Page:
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Tuesday morning, ABC’s Good Morning America Conducted an exclusive interview Working with transgender female swimmer and NCAA women’s swimming champion Lia Thomas gives her a chance to break her silence and fight back against those who say her victory threatens the women’s sport.
A sympathetic sit-down between GMA reporters Juju Chang and Thomas kicked off the review of the biological male, “making history in March by becoming the first known transgender athlete to win the Division 1 national championship.”
The segment launched Controversy surrounding her victory“But her athletic achievements on the women’s swimming team sparked a heated debate about the fairness of women’s sports,” Chang reported.
Interview briefly showcases former Olympian Caitlin Jenner and LGBTQ activist and former tennis superstar Martina Navritilova against thomasboth said her victory was “unfair”.
The ABC host had Thomas hit back at the responses. The collegiate swimmer told an interviewer, “I knew that if I competed as a woman, I would be scrutinized. I was prepared for it, but I also didn’t need anyone’s permission to be myself, to do what I like. exercise. “
The interview explains Thomas’ upbringing and talks about her early love for swimming and her early struggle with gender dysphoria.
“Designated male at birth, Thomas grew up in Austin, Texas, and she says she fell in love with swimming at age 4. But as she grew, she said she felt more and more connected to her body. out of touch,” Zhang said.
Thomas added: “I didn’t feel like a boy. I was like, ‘This is not me, this is not me.'”
“Thomas got a spot on the boys’ team at her Ivy League dream school, UPenn, but by her sophomore year, she said her gender dysphoria made her depressed and suicidal,” Chang continued. The swimmer added that she “hardly went to class, I could barely get out of bed, and I said, ‘I can’t live like this anymore. I want to be able to do what I love.'”
The interview discusses Thomas’ medical transition. “Thomas started hormone replacement therapy (HRT) in May of her sophomore year of 2019,” Chang reports, asking the swimmer to clarify that the process was for her pleasure, not for a competitive advantage.
“The mental and emotional changes happened very quickly. I felt better mentally. I was less depressed, I lost muscle mass, I became weaker and slower in the water,” Thomas explained.
Zhang went on to talk about the time Thomas met NCAA guidelines to allow her to play as a woman. “Thomas started her senior year on the women’s team after following NCAA guidelines for one-year hormone therapy to change gender categories. But her success in the water was met with the wrath of the NCAA tournament.”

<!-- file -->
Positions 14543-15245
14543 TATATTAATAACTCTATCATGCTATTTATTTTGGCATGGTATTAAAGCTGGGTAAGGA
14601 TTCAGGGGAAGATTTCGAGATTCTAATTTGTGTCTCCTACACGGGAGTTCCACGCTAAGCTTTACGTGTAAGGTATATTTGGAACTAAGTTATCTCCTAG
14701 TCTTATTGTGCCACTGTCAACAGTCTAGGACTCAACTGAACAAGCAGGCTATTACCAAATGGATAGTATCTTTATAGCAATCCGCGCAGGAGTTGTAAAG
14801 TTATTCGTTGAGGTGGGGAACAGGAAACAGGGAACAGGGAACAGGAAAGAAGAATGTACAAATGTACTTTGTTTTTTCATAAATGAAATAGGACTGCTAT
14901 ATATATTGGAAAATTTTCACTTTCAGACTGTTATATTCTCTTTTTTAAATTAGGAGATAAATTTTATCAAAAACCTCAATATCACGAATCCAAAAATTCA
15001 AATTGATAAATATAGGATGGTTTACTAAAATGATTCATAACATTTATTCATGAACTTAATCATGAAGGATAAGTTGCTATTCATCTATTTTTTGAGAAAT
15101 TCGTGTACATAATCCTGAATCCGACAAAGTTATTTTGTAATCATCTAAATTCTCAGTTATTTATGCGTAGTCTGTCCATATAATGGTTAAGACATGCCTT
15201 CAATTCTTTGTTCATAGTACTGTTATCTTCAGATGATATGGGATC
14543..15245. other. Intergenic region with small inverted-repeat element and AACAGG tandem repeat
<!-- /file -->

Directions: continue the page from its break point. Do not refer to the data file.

Chang also referred to critics’ claims that she “jumped up the rankings between the men’s and women’s teams” and asked the swimmer what she said to those who claimed she had a “competitive advantage.”
“Transgender people don’t transition for athletics,” Thomas said. “We transition to our happy, authentic and authentic selves. Transitioning to gain an edge is not a factor in our decision.”
Zhang asked somewhat defiantly, “Didn’t you transform to win more medals?” Thomas replied, “No.”
After calling Thomas a ‘lightning rod’ in the controversy, host invites Thomas to respond Letters from teammates and parents “Think of Thomas as a threat to the women’s movement.” Thomas replied: “You can’t just drop by and say ‘I support trans women and trans people, but only up to a point’, if you support trans women as women, And they’ve met all the NCAA requirements, so I don’t know if you can really say that.”
“Trans women do not pose a threat to the women’s movement,” Thomas declared.
In a somewhat balanced part of the section, Chang did talk to the doctor about whether Thomas had any physical advantages for most of her time as an unaltered male.
She asked Dr. Michael Joyner, a physiologist and professor at the Mayo Clinic, “Are you saying years of hormone therapy can’t make trans women competitive with cis women?” He replied, “I think the evidence so far It shows that two, three, four years may not be enough.”
Although Chang let Thomas have the last word in the discussion, he asked: “There is a concept of the legacy effects of testosterone, and that concept can never be zero. Should this disqualify or disqualify trans women?”
Thomas added: “I’m not a medical expert, but there is a big difference between cis female athletes. Some cis women are very tall, muscular and have higher testosterone than others, and if that also disqualifies them?”
Then at the end of the interview, Zhang asked Thomas if he would attend Olympic Gamesshe replied: “I’d love to see that.”